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Can Bayesian Extrapolation Improve FDA Regulation of Off-Label Uses of Drugs and Devices?

FDLI's Food and Drug Policy Forum; 4(5), 1-12, 2014

16 Pages Posted: 5 Jun 2014  

Ryan Abbott

University of Surrey School of Law; University of California, Los Angeles - David Geffen School of Medicine

Ian Ayres

Yale University - Yale Law School; Yale University - Yale School of Management

Date Written: May 28, 2014

Abstract

A recurring issue for evidence-based regulation of medicine is deciding whether to extend governmental approval from an approved use with sufficient current evidence of safety and efficacy to a novel use where such evidence is currently lacking. This “extrapolation” problem can arise in several contexts: (i) diagnosis extrapolation occurs when physicians want to use an approved drug or device to treat a new condition; (ii) patient extrapolation occurs when physicians want to use an existing drug or device to treat a new population with a given condition; (iii) dosage extrapolation occurs when physicians want to use an existing drug or device for a new duration, schedule of use, or at a new dosage; (iv) treatment extrapolation occurs when physicians want to use a new drug or device that is related to an approved counterpart.

The logic of pre-approval testing, and the precautionary principal (first, do no harm), would seem to counsel prohibiting extrapolation approvals until after traditional safety and efficacy evidence exists. We reject that approach as overly conservative and instead propose a more dynamic and evolving evidence-based regime based on Bayes’ Law fundamentally, the science of learning. To apply Bayesian decision-making, one needs to (i) form a “prior” belief based on existing evidence, (ii) gather additional information, and (iii) update the prior belief. A system that allows interim periods of use can provide physicians and patients with greater treatment options while providing regulators with valuable evidence about the safety and efficacy of the proposed extrapolation. Indeed, off label drug use is legal and sometimes the medical standard of care. In contrast, a precautionary requirement conditioning all approvals on pre-existing evidence for uses that constitute just slight extrapolations along just one of these four dimensions sacrifices probable short-term health benefits at the alter of precaution. Harm is not only associated with permitting access to unsafe products but also with restricting access to beneficial products.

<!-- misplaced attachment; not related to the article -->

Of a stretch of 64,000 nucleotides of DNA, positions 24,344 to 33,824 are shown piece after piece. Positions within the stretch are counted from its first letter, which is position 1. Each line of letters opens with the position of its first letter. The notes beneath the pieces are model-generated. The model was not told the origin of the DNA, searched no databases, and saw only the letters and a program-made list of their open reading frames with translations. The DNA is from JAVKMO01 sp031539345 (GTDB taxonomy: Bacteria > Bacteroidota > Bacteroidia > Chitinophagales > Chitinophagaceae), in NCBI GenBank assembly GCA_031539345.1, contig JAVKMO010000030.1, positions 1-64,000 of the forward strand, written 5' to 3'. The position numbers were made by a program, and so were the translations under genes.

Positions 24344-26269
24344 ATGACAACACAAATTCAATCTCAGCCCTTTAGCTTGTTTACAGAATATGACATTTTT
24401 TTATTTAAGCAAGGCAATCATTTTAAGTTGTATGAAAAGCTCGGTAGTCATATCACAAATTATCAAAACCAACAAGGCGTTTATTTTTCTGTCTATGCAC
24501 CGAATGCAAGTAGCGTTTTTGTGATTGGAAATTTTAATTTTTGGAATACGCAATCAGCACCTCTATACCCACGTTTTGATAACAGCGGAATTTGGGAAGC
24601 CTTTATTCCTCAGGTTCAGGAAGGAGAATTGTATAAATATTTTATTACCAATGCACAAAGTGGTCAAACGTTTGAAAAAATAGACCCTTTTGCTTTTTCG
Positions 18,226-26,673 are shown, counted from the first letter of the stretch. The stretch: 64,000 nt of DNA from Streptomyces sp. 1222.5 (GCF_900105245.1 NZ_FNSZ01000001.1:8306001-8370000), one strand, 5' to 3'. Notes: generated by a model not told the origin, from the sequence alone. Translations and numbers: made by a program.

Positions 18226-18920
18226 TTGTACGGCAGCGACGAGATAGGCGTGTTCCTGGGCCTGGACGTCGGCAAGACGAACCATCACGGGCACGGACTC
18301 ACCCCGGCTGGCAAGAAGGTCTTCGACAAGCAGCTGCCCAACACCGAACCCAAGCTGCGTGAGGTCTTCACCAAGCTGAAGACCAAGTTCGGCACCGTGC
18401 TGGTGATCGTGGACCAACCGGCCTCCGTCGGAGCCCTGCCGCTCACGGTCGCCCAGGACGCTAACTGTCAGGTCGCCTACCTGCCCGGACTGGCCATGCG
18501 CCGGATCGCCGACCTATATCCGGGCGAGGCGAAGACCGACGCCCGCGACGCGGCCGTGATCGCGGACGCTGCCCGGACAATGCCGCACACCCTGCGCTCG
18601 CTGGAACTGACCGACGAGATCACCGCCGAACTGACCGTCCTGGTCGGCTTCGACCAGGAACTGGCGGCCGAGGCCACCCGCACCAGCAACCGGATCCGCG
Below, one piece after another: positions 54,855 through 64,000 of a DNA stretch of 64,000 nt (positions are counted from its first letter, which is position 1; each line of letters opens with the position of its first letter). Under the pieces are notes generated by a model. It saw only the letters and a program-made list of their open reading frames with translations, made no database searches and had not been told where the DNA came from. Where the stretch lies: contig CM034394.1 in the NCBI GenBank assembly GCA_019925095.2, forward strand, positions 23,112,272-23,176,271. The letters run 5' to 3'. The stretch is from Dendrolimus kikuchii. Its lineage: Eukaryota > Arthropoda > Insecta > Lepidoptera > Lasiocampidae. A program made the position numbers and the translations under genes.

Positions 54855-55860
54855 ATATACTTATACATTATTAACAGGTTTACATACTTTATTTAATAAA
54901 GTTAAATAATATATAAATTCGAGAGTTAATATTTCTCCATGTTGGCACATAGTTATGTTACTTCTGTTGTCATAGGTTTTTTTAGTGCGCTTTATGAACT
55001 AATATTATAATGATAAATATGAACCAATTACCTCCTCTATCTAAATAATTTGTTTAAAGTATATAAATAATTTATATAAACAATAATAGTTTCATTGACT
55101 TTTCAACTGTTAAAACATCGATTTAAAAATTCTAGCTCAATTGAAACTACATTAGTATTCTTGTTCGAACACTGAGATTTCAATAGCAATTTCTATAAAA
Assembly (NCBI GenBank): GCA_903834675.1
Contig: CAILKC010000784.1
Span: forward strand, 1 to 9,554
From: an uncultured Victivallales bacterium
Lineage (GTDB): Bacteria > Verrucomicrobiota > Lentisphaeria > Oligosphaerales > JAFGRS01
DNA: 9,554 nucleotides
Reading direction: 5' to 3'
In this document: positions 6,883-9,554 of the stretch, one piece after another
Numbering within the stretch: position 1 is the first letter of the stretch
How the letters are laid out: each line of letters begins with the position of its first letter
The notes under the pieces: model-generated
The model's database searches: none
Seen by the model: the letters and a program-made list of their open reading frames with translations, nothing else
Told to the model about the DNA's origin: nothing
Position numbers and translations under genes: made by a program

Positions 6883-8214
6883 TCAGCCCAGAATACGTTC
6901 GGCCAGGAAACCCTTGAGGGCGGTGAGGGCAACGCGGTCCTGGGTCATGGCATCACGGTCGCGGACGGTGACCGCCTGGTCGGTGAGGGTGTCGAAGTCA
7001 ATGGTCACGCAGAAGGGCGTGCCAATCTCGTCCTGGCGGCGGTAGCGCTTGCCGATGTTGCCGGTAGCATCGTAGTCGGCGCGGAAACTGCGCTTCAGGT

We call for policy changes in reporting, testing, and enforcement regulations to provide a more layered and dynamic system of regulatory incentives. Our proposals are Bayesian because they force policymakers to (i) assess and acknowledge the imperfect nature of their prior beliefs regarding off-label use, (ii) gather, when cost-effective, additional information, and (iii) take action in terms of approvals, reimbursements, and enforcement based on continual updating. We aim to put Bayesianism into regulatory practice.

Suggested Citation

Abbott, Ryan and Ayres, Ian, Can Bayesian Extrapolation Improve FDA Regulation of Off-Label Uses of Drugs and Devices? (May 28, 2014). FDLI's Food and Drug Policy Forum; 4(5), 1-12, 2014. Available at SSRN: https://ssrn.com/abstract=2445625

Ryan Benjamin Abbott (Contact Author)

University of Surrey School of Law ( email )

Guildford
Guildford, Surrey GU2 5XH
United Kingdom

University of California, Los Angeles - David Geffen School of Medicine ( email )

1000 Veteran Avenue, Box 956939
Los Angeles, CA 90095-6939
United States

Ian Ayres

Yale University - Yale Law School ( email )

P.O. Box 208215
New Haven, CT 06520-8215
United States
203-432-7101 (Phone)
203-432-2592 (Fax)

Yale University - Yale School of Management

135 Prospect Street
P.O. Box 208200
New Haven, CT 06520-8200
United States

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